Springtime flowers at Wednesday Gardening Group April 15 2015
Back to Wednesday Gardening Group this week after an Easter break and the garden looks absolutely stunning. Daffodils, hellebores and most stunningly tulips, are filling the garden with colour. We planted the tulips months ago and they have made an early appearance, slightly in advance of the National Garden Scheme Open Day taking place next Sunday. I’ll share some pictures with you over the next few days.
Today’s jobs were to plant out the sweet peas, add some new things to the tulip and wallflower bed and pricking out some seedlings.
Bridge started off by talking to us a bit about corms. She showed us some beautiful gladioli corms of Gladiolus primulinus Comet (which I forgot to take a photo of) and then some larger ones (Plum Tart) with tiny cormlets growing on them. Too cute. These Plum Tart are from last year and the tiny cormlets can be taken off and planted separately, though they will take a few years to develop enough to come up.
These gladioli corms were planted into the tulip and wallflower bed to maintain some colour later in the year, and we also planted some giant red mustard, whose dark purple leaves will make a stunning impact again the orange and plum.
There were some Chrysanthemum rainbow mix, calendula and Agrostemma githago (White Corncockle) to prick out and we were careful to pay attention to the three golden rules of pricking out:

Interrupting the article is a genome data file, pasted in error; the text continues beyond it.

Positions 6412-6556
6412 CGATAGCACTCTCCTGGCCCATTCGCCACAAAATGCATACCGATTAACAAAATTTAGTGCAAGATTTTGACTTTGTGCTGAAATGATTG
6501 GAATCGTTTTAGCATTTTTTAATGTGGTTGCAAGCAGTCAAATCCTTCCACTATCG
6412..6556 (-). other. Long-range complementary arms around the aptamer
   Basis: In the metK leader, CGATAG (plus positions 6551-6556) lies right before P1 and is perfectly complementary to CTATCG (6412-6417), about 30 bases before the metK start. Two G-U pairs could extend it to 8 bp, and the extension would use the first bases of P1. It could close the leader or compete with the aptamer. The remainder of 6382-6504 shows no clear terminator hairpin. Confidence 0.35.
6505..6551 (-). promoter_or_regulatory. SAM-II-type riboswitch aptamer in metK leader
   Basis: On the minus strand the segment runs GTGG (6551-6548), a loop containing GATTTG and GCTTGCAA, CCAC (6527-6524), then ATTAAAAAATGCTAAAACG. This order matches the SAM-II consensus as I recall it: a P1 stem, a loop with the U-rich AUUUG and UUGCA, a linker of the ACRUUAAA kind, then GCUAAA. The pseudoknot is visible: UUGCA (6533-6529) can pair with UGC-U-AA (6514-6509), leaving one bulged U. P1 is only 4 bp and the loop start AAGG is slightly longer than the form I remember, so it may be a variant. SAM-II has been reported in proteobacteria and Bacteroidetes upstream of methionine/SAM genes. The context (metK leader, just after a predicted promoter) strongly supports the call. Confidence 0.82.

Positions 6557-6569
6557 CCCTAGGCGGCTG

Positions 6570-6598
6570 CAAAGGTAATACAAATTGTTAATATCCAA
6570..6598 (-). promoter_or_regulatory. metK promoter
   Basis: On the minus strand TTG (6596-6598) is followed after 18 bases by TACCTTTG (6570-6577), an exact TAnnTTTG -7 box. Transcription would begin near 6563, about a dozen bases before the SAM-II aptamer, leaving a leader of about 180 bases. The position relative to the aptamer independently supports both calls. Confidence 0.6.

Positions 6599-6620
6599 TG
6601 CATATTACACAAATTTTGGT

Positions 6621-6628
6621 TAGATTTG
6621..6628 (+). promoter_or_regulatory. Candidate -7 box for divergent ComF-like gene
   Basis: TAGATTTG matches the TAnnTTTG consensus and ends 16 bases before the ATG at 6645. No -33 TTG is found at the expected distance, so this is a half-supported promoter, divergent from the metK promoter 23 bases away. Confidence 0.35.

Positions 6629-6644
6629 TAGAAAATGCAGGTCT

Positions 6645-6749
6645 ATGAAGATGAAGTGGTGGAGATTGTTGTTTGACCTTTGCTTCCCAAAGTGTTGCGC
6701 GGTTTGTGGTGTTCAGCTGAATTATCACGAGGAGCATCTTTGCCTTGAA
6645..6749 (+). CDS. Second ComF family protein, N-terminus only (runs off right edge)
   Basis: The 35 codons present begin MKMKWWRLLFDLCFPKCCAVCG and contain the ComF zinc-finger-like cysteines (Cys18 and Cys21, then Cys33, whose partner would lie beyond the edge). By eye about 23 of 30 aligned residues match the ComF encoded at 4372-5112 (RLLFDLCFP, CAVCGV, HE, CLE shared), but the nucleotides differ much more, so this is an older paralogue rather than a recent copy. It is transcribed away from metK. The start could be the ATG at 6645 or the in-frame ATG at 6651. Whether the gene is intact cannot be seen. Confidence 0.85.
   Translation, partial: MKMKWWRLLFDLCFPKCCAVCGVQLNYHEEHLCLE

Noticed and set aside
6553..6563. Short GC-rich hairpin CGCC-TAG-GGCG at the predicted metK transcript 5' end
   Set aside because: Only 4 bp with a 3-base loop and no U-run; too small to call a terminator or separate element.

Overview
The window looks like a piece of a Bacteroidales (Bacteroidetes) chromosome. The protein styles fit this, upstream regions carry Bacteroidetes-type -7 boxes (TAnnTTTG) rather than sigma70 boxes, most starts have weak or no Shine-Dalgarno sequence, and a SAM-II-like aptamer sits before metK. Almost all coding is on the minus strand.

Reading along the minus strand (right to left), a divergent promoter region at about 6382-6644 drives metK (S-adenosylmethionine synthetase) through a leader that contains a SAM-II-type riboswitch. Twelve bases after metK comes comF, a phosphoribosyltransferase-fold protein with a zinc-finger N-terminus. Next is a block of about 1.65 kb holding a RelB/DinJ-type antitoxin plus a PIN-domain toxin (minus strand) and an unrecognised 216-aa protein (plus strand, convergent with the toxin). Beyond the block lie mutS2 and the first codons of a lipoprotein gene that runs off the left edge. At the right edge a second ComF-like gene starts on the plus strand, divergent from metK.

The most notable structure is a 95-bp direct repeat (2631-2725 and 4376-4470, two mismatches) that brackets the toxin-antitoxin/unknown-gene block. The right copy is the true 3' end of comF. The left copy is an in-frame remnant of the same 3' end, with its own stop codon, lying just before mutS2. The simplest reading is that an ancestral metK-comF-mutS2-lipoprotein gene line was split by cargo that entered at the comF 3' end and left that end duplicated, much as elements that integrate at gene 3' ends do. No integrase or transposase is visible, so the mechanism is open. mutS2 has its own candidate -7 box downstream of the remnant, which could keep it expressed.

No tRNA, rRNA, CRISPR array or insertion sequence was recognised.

- Always transplant the seedlings by the leaves
- Always put them into the soil right up to the bottom leaves
- Always write labels for them
A few weeks ago, the gardening group dug trenches for the sweet peas and filled them with newspaper and compost to provide good drainage and nutrition, and this week it was time for the plants to go in.
These are the sweet pea Henry Eckford that we sowed a long time ago and they have been steadily growing in the greenhouse, and outdoors since it’s been warmer. Sweet peas are hardy which means that you can sow them in autumn ready for the following year and they won’t be wiped out by a frost.
We dug holes, filled them with water (this helps the plants develop deeper roots as they seek the moisture deep in the ground), popped the plants in and attached them with pea rings to their supports, then covered them with grit. The purpose of the grit is threefold: it keeps weeds and slugs off and keeps moisture in.
Sweet peas are my absolute favourite, though we realised this week that if you tot up the man/woman hours involved in having them in your garden, they’re a pretty demanding things to grow; sowing, potting on, pricking out, creating a structure for them to grow up, filling a trench with newspaper and compost for them to be planted in, actually planting them, then tying them to the structure with pea rings. Not to mention all the watering, picking and seed saving that will come later in the year. That’s a lot of work. But they’re totally worth it. They’re so sweet and unassuming though, it’s impossible to see them as divas.